Basic Ways To Ease Your Worries
If you would keep filling our minds with the picture of happy things ahead, many worries and anxieties, and perhaps ill health, would naturally. melt away....Always expect the best. Then if you have to hurdle a few tough problems, you will have generated the strength and courage to do so. -George Matthew Adams
This article provides education on depression in seniors. It discusses the following.
How to recognizing depression in seniors or yourself
How depression differers in older adults
How to find help.
According to the CDC, "Depression is Not a Normal Part of Growing Older."
Depression is true
Depression is a treatable condition
Depression is not just having the blues
Depression is not the emotions we feel when grieving the loss of love ones
Depression is a true medical condition that is treatable, like diabetes of hypertension
How Do I Know if it's Depression
Someone who is depressed has feelings of sadness or anxiety that last for weeks at a time. He or she may also experience-
Feelings of hopelessness and/or pessimism
Feelings of guilt, worthlessness and /or helplessness
Loss of interest in activities or hobbies once pleasurable
Fatigue and decreased energy
Difficulty concentrating, remembering details and making decisions
Insomnia, early-morning wakefulness, or excessive sleeping
Overeating or appetite loss
Thoughts of suicide, suicide attempts
Persistent aches or pains, headaches, cramps, or digestive problems that do not get better, even with treatment
How is Depression Different for Older Adults
According to the CDC
Older adults are at increased risk. We know that about 80% of older adults have at least on chronic health condition, and 50% have two or more. Depression is more common in people who also have illnesses (such as heart disease or cancer) or whose function becomes limited.
Older adults are often misdiagnosed and underrated. Healthcare providers may mistake an older adult's symptoms of depression as just a natural reaction to illness or the life changes that may occur as we age, and therefore not see the depression as something to be treated. The article goes on to say that older adults themselves often share this belief and do not seek help because they don't understand they could feel better with appropriate treatment.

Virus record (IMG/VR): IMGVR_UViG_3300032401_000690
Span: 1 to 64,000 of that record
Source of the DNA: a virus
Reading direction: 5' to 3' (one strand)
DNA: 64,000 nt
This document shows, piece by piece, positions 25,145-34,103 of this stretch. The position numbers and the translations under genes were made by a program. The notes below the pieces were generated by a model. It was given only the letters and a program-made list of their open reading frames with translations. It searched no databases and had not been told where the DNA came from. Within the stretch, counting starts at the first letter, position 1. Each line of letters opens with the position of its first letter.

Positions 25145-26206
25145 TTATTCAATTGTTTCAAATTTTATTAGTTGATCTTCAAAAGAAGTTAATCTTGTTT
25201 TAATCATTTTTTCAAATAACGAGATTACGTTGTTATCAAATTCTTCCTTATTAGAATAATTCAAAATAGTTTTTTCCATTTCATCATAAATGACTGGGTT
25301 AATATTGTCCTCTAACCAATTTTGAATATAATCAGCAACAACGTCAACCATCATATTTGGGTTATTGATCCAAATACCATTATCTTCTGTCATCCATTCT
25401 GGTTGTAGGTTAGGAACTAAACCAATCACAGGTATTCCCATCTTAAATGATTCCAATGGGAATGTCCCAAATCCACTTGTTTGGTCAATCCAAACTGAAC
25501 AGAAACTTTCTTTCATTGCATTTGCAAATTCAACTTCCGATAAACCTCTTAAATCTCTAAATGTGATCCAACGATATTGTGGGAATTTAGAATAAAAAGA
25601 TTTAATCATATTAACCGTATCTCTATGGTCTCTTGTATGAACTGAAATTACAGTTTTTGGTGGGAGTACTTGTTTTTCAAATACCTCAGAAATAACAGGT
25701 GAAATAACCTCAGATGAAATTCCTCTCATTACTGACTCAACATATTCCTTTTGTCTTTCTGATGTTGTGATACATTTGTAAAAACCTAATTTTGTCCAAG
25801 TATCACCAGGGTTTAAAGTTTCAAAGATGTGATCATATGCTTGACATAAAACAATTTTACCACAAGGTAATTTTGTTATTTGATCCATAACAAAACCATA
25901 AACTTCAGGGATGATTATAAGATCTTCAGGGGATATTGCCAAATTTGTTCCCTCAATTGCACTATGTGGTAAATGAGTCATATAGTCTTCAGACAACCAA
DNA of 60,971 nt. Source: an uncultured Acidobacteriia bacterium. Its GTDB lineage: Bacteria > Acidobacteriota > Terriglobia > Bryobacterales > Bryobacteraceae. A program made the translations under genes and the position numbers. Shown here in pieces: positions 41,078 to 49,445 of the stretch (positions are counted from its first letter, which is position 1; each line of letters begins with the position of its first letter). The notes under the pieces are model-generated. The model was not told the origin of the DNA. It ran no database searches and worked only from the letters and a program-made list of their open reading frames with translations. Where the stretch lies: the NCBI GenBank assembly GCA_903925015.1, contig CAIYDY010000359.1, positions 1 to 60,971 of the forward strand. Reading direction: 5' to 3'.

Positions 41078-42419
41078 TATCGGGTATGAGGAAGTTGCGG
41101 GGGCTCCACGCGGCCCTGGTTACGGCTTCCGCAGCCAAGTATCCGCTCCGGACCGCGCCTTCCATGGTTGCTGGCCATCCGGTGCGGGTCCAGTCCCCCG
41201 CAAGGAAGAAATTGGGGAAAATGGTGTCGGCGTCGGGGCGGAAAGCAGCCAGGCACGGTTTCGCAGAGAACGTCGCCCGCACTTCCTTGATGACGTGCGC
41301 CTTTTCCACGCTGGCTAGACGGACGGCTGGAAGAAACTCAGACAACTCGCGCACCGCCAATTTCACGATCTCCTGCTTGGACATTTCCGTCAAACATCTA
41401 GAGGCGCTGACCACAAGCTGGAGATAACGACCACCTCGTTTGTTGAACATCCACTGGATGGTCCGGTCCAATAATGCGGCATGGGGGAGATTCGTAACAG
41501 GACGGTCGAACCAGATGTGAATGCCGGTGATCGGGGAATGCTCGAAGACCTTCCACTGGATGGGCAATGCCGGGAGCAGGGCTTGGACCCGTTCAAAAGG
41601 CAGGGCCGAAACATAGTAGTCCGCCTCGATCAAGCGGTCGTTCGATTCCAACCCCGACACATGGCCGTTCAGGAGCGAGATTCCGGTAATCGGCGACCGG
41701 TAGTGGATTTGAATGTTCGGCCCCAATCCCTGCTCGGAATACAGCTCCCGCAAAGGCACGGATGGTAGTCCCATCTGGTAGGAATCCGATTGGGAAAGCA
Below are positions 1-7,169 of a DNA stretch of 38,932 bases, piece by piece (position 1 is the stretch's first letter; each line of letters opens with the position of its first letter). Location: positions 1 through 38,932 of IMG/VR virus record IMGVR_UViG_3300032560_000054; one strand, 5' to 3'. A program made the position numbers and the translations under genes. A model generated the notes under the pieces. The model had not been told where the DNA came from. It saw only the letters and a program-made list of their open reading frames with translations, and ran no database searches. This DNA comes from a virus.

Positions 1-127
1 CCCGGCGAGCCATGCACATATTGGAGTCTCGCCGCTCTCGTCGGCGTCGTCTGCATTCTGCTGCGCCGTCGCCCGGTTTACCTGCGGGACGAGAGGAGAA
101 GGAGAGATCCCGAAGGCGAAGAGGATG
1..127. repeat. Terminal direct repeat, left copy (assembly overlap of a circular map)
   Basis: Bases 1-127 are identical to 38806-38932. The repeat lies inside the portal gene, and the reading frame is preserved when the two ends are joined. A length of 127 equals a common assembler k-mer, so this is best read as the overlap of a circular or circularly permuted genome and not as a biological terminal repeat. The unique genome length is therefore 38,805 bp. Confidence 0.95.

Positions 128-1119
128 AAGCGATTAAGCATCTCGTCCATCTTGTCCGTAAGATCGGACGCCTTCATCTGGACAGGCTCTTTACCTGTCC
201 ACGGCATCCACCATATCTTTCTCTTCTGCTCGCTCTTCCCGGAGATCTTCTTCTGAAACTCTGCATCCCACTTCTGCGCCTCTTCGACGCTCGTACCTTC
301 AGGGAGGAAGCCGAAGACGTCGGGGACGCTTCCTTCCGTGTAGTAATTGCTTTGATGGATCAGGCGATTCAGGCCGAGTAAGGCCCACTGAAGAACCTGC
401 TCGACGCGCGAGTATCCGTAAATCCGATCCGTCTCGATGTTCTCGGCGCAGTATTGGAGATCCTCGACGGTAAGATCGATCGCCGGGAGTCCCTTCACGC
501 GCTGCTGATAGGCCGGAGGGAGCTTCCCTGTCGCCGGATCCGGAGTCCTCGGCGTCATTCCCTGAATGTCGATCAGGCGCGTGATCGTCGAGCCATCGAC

How Many Older Adults are Depressed
The CDC reports, "The majority of older adults are not depressed. Some estimates of major depression in older people living in the community range from less than 1% to about 5% bur rise to 13:5% in those who require home healthcare and to 11.5% in older hospitalized patients" (CDC.gov).
How Do I Find Help
Most older adults see an improvement in their sysmptoms when treated with antidepression drugs, psychotherapy, or a combination of both. If you are concerned about a loved one being depressed, offer to go with him or her to see a health care provider to be diagnosed and treated.
What Do I Do If Someone Or Yourself Are In Crisis
Visit a nearby emergency department or your health care provider's office
Call the toll-free, 24 hour hotline of the National Suicide Prevention Lifeline at 1-800-273-TALK (1800-273-8255); TTY: 2800-799-4TTY (4889) to take to a trained counselor.
National Institute on Aging, Depression and Older Adults (www.nia.nih.gov)
National Institute on Mental Health, Older Adults and Depression (www.nimh.nih.gov)
PEARLS Toolkit (Program to Encourage Active, Rewarding Lives) CDC, University of Washington Prevention Research Center (www.cdc.gov)
SAMHSA (Substance Abuse and mental Health Services Administration) (www.samhsa.gov)
Your Health Care Needs Matter for more information visit
Article information from the CDC
Carolyn Coleman Grady, RN, BSN Founder